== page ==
Vintage Blocks, A Quilt & Return

In early 2012 my husband and I had many discussions about our quality of life and eventually made the decision to sell our home in the mountains and to move down into the urban landscape. Approximately ten years ago he was diagnosed with "diabetic retinopathy", a disease of the eye directly related to his diabetes and limits his mobility to say the least. After the recent sale of our mountain house, we once again went through the process of buying a new retirement home, and hopefully for the very last time uprooting our possessions to relocate into an area that is much more agreeable with old age. Now that we have resettled into our new lifestyle, both of us absolutely love this change.

I am finally able to reconnect with the quilting hobby I love. Since last September I have made four quilts and now am working on numbers five and six. The quilt that I have just finished is the one I would like to share my thoughts about. 

It began last summer, when my cousin found a pile of old quilt blocks after her mother had passed. Both my mother and her sister sewed during their entire lives, however neither of them quilted. Both my cousin and I were curious about a recently discovered stack of quilt blocks stored away by her mother (my aunt). After discussing the origins and purpose of this mystery cloth with several family members, we finally reached an opinion that these blocks of cloth had probably been made by her (my cousin) father's mother. She was a petite and lovely lady who quilted, owned and used a treadle sewing machine. This women also lived a full life and reached the age of 101 years.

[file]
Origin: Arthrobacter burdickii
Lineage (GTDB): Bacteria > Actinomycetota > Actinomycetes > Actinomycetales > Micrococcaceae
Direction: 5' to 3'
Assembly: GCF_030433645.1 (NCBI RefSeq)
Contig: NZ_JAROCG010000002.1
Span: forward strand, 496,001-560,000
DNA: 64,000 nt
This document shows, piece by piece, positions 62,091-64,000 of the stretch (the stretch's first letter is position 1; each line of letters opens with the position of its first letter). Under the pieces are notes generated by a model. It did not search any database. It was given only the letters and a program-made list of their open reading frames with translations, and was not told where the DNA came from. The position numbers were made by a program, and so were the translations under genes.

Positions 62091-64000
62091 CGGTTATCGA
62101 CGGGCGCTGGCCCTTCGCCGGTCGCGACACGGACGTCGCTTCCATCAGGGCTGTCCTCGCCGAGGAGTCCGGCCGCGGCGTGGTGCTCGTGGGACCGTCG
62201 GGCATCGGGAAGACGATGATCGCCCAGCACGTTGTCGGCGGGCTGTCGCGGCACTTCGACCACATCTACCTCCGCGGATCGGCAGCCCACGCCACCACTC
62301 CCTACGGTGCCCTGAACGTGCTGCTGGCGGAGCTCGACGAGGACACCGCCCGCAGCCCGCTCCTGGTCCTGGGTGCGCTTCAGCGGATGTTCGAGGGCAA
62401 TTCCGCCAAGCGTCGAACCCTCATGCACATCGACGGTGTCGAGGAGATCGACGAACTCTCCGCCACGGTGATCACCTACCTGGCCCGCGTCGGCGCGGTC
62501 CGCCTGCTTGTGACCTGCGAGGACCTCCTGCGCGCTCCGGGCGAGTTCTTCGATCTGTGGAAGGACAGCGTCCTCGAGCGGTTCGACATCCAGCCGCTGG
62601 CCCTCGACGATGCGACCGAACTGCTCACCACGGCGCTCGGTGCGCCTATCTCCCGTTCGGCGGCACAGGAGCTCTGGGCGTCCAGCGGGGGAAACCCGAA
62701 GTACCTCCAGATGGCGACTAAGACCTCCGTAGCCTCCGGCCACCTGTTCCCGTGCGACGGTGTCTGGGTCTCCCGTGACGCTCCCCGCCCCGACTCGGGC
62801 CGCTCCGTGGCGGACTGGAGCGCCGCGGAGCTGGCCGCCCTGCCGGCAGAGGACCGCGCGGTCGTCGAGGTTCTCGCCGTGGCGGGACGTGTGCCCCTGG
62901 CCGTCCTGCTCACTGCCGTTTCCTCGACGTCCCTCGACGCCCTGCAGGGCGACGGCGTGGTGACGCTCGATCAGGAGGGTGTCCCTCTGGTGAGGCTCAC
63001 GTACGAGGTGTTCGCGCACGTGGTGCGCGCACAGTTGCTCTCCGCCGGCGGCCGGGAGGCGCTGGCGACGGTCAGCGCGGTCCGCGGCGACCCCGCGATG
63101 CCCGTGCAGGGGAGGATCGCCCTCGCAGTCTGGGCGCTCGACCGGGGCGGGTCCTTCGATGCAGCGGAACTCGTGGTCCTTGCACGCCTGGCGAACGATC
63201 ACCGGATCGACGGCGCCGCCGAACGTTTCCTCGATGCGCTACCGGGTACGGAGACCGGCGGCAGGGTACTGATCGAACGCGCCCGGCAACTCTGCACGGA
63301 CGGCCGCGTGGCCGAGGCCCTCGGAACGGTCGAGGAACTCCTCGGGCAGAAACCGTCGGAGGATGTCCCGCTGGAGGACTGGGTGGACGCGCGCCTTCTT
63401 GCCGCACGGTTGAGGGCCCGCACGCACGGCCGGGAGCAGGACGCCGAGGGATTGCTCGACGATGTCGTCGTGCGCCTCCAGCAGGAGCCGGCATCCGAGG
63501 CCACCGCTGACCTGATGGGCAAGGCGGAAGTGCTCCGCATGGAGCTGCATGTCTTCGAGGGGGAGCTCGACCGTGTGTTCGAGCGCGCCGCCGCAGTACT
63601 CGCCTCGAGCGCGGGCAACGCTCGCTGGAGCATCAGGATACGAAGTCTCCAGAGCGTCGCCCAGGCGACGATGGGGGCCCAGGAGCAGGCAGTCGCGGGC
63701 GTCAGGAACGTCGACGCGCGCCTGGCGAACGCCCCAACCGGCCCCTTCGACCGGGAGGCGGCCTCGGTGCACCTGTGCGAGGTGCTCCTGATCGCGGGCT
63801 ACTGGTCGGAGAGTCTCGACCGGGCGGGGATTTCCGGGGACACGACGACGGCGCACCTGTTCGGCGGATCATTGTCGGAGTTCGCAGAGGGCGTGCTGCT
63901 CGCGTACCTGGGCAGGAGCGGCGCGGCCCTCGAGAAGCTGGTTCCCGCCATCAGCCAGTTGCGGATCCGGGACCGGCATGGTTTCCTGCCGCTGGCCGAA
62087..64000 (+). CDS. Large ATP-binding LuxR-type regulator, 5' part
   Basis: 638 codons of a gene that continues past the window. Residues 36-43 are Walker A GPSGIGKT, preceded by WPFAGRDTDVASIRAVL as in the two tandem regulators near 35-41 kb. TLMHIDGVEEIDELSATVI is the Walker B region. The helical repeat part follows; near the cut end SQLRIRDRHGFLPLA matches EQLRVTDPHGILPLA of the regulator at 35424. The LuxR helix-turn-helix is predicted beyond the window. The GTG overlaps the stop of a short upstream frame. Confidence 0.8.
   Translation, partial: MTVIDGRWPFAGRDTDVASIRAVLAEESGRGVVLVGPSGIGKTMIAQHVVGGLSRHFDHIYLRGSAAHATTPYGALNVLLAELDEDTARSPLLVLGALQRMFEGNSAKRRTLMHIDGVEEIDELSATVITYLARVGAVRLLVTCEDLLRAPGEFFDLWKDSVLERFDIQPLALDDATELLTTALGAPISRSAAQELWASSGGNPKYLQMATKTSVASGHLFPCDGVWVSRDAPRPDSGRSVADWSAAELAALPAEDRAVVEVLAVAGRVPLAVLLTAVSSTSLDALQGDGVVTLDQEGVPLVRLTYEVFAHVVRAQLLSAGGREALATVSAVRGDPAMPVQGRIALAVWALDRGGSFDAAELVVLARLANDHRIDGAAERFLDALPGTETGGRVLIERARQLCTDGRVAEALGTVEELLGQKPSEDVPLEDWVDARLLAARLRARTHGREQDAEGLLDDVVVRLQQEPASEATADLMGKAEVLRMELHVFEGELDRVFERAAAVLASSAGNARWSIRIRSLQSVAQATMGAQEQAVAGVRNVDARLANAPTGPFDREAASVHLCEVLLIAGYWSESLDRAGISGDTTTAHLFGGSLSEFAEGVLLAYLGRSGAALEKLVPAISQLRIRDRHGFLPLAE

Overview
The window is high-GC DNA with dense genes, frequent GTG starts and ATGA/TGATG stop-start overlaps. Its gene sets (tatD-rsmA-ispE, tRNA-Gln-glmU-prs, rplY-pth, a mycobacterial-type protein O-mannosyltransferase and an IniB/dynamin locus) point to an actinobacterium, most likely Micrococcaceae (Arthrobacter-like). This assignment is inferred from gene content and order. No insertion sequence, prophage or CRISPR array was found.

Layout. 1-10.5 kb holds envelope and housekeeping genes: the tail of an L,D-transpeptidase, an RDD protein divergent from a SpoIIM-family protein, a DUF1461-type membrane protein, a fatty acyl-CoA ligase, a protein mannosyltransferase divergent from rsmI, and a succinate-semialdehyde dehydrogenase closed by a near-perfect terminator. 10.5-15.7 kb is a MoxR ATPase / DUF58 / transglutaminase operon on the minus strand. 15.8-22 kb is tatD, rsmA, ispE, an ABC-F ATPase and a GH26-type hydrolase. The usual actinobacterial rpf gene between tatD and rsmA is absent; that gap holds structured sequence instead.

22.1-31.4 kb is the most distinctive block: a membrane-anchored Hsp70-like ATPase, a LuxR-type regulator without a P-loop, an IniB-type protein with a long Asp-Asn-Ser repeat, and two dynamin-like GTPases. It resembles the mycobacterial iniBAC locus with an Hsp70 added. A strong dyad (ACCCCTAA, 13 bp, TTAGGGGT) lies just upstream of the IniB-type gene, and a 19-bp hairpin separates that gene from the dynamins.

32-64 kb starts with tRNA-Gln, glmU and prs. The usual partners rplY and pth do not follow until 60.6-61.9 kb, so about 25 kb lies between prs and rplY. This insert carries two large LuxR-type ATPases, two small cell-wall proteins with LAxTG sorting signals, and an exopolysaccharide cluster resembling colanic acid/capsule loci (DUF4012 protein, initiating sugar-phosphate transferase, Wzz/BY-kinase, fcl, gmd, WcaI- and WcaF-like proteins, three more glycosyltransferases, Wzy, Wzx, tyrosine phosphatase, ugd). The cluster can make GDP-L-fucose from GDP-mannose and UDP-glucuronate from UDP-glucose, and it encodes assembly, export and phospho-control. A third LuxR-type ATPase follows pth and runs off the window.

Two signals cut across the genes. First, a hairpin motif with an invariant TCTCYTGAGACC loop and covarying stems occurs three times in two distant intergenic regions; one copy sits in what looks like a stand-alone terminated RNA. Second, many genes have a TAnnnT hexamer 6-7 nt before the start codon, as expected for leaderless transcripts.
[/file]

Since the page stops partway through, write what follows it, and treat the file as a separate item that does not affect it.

The quilt blocks are blue & white made in the pattern known as the "churn dash". Each block was unique and there were no duplicate blocks. In total, there were 28 blocks discovered where each block is approximately a 12 1/2" square. Both hand and machine (treadle) sewn blocks are in this distinctive collection.

Based on the type of fabric in use within these blocks, we guess that the age of the oldest material used within these blocks is from the early 1940's. To stabilize this old fabric within many of these blocks, I backed each block with a light weight iron on pellon. To further stabilize this material, a minor trim was applied around each edge to resize every block down to exactly 12" inches.

(The checkered blocks are made from a "jelly roll" (TM)...  For those not familiar with the term a jelly roll (TM) is a 2 1/2" strip cut the width of fabric.  It was introduced to the quilting world by Moda)

The quilt is a generous king size approximately 98" x 85".  Fifteen of the 28 blocks were used in the quilt.  Four of the blocks are designated for king size pillow shams.  The balance of the blocks will be back ground for the framing of family portraits or individually framed.

In retrospect through the making of this quilt I touched the past, and in another small way I hope I brought it forward for today and tomorrow.   Especially so since much of the fabric used in the original blocks was from personal items previously worn as dresses, shirts, blouses, ..etc.  (Today we know this as recycling).

Additional information